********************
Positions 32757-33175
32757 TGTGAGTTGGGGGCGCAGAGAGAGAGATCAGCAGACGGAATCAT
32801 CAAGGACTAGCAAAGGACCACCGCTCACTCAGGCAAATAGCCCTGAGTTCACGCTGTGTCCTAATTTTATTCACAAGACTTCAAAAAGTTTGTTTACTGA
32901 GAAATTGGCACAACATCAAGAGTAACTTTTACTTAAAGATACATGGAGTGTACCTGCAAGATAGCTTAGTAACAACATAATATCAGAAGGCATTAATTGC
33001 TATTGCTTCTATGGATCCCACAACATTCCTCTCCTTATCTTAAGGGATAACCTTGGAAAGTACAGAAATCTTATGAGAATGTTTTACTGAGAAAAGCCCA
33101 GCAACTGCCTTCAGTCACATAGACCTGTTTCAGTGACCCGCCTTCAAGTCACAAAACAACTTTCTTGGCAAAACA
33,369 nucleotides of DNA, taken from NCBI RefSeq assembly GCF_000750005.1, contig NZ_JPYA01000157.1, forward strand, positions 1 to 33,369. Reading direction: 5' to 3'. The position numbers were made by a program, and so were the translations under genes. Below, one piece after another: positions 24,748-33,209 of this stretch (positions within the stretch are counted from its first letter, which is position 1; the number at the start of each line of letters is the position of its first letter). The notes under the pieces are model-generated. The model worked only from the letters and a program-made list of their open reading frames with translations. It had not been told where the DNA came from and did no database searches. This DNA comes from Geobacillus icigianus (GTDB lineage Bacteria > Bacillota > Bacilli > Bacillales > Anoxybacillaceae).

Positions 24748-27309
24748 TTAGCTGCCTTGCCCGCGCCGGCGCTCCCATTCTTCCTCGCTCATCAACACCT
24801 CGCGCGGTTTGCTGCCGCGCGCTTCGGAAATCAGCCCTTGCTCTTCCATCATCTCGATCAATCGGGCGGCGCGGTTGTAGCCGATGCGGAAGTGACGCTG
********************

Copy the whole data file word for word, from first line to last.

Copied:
Positions 32757-33175
32757 TGTGAGTTGGGGGCGCAGAGAGAGAGATCAGCAGACGGAATCAT
32801 CAAGGACTAGCAAAGGACCACCGCTCACTCAGGCAAATAGCCCTGAGTTCACGCTGTGTCCTAATTTTATTCACAAGACTTCAAAAAGTTTGTTTACTGA
32901 GAAATTGGCACAACATCAAGAGTAACTTTTACTTAAAGATACATGGAGTGTACCTGCAAGATAGCTTAGTAACAACATAATATCAGAAGGCATTAATTGC
33001 TATTGCTTCTATGGATCCCACAACATTCCTCTCCTTATCTTAAGGGATAACCTTGGAAAGTACAGAAATCTTATGAGAATGTTTTACTGAGAAAAGCCCA
33101 GCAACTGCCTTCAGTCACATAGACCTGTTTCAGTGACCCGCCTTCAAGTCACAAAACAACTTTCTTGGCAAAACA
33,369 nucleotides of DNA, taken from NCBI RefSeq assembly GCF_000750005.1, contig NZ_JPYA01000157.1, forward strand, positions 1 to 33,369. Reading direction: 5' to 3'. The position numbers were made by a program, and so were the translations under genes. Below, one piece after another: positions 24,748-33,209 of this stretch (positions within the stretch are counted from its first letter, which is position 1; the number at the start of each line of letters is the position of its first letter). The notes under the pieces are model-generated. The model worked only from the letters and a program-made list of their open reading frames with translations. It had not been told where the DNA came from and did no database searches. This DNA comes from Geobacillus icigianus (GTDB lineage Bacteria > Bacillota > Bacilli > Bacillales > Anoxybacillaceae).

Positions 24748-27309
24748 TTAGCTGCCTTGCCCGCGCCGGCGCTCCCATTCTTCCTCGCTCATCAACACCT
24801 CGCGCGGTTTGCTGCCGCGCGCTTCGGAAATCAGCCCTTGCTCTTCCATCATCTCGATCAATCGGGCGGCGCGGTTGTAGCCGATGCGGAAGTGACGCTG